Called Petite rieuse to distinguish it from Grande rieus 1891 (Galleria d'Arte Moderna, Milan), a larger scupture also depicting a laughing woman, this work is thought to be a portrait of Bianca Garavaglia, a Parisian café–concert singer popularly known as Bianca de Toledo.1
In the catalogue for the exhibition 'Prima Mostra dell Impressionismo e du Medardo Rosso', organised by Ardengo Soffici and held in Florence in 1910, Petite rieuse is dated 1890, probably on the advice of Rosso himself. The date is supported by a letter to Felice Cameroni of 26 January 1890 in which Rosso mentions working on a portrait of 'a woman of the theatre'.2
Petite rieuse exists in three variant forms and casts thereof. In the first the head is fully modelled in the round and surrounded by a circular collar. In the second version only a vestige of this garment remains, protruding on the right side from the neck to the base of the ear. In the third version, exemplified by the work in the Australian National Gallery's collection, the face and a fringe of hair are cut out like a mask. These variations reflect a process of successive reduction, an attempt to pare the sculpture back to its essence. This occurred at some time after 1890, and possibly as late as the turn of the century.3 An unknown number of casts in wax over plaster exist in addition to the work in the Gallery's collection and include casts in the Museo Rosso, Barzio, Italy, and the Galleria d'Arte Moderna di la Pesaro, Venice.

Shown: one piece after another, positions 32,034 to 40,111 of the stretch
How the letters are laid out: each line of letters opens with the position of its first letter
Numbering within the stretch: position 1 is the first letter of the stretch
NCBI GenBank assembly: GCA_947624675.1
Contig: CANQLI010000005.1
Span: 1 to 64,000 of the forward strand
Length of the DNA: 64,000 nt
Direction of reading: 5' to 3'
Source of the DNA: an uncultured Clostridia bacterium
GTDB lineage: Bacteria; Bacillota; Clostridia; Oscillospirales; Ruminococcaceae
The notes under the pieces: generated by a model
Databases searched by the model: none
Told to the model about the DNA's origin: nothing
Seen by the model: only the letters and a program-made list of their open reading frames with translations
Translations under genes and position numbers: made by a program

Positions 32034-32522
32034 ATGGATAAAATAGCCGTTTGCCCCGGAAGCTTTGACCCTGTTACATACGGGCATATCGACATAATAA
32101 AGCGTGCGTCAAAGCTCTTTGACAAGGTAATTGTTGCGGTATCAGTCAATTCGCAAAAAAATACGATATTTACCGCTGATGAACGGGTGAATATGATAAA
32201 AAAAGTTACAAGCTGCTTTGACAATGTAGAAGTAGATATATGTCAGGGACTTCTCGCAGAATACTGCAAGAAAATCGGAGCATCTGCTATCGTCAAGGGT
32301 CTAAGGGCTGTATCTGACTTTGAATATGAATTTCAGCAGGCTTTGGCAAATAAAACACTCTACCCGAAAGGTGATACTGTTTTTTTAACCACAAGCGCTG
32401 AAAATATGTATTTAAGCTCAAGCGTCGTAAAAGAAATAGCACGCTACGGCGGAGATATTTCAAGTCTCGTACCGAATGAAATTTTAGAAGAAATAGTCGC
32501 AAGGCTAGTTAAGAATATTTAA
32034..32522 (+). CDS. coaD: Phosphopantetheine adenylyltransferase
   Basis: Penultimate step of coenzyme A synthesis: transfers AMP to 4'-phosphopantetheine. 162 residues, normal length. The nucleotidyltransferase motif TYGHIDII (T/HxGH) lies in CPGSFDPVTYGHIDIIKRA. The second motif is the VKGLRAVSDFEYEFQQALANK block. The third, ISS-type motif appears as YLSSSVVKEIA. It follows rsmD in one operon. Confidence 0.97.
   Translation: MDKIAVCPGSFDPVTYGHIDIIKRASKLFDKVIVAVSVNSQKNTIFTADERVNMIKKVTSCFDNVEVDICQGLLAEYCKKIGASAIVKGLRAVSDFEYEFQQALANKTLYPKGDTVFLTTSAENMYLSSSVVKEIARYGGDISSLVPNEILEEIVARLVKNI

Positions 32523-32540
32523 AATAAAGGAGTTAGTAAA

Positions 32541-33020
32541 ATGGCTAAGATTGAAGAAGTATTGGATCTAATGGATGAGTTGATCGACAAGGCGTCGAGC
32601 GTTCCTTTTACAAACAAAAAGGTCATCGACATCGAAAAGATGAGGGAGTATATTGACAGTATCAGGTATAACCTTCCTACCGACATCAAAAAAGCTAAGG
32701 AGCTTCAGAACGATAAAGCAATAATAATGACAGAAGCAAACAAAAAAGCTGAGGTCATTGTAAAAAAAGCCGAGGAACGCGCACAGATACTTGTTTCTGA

Michael Lloyd & Michael Desmond European and American Paintings and Sculptures 1870-1970 in the Australian National Gallery 1992 p.70.
- Curt Seidel, 'L'Arte di Medardo Rosso', L'Artista Moderno, vol. 10, March 1911, p.93.
- Letter to Felice Cameroni dated 26 January 1890 (Civica Biblioteca d'Arte di Milano, reprinted in Mostra di Medardo Rosso, op cit., p.102).
- The second type of variation, with the collar cut back to a fragment on the right side of the neck, was certainly in existence by 1894; in that year Rosso presented a cast in bronze to Auguste Rodin which is now in the Musée Rodin, Paris.
Text © National Gallery of Australia, Canberra 2010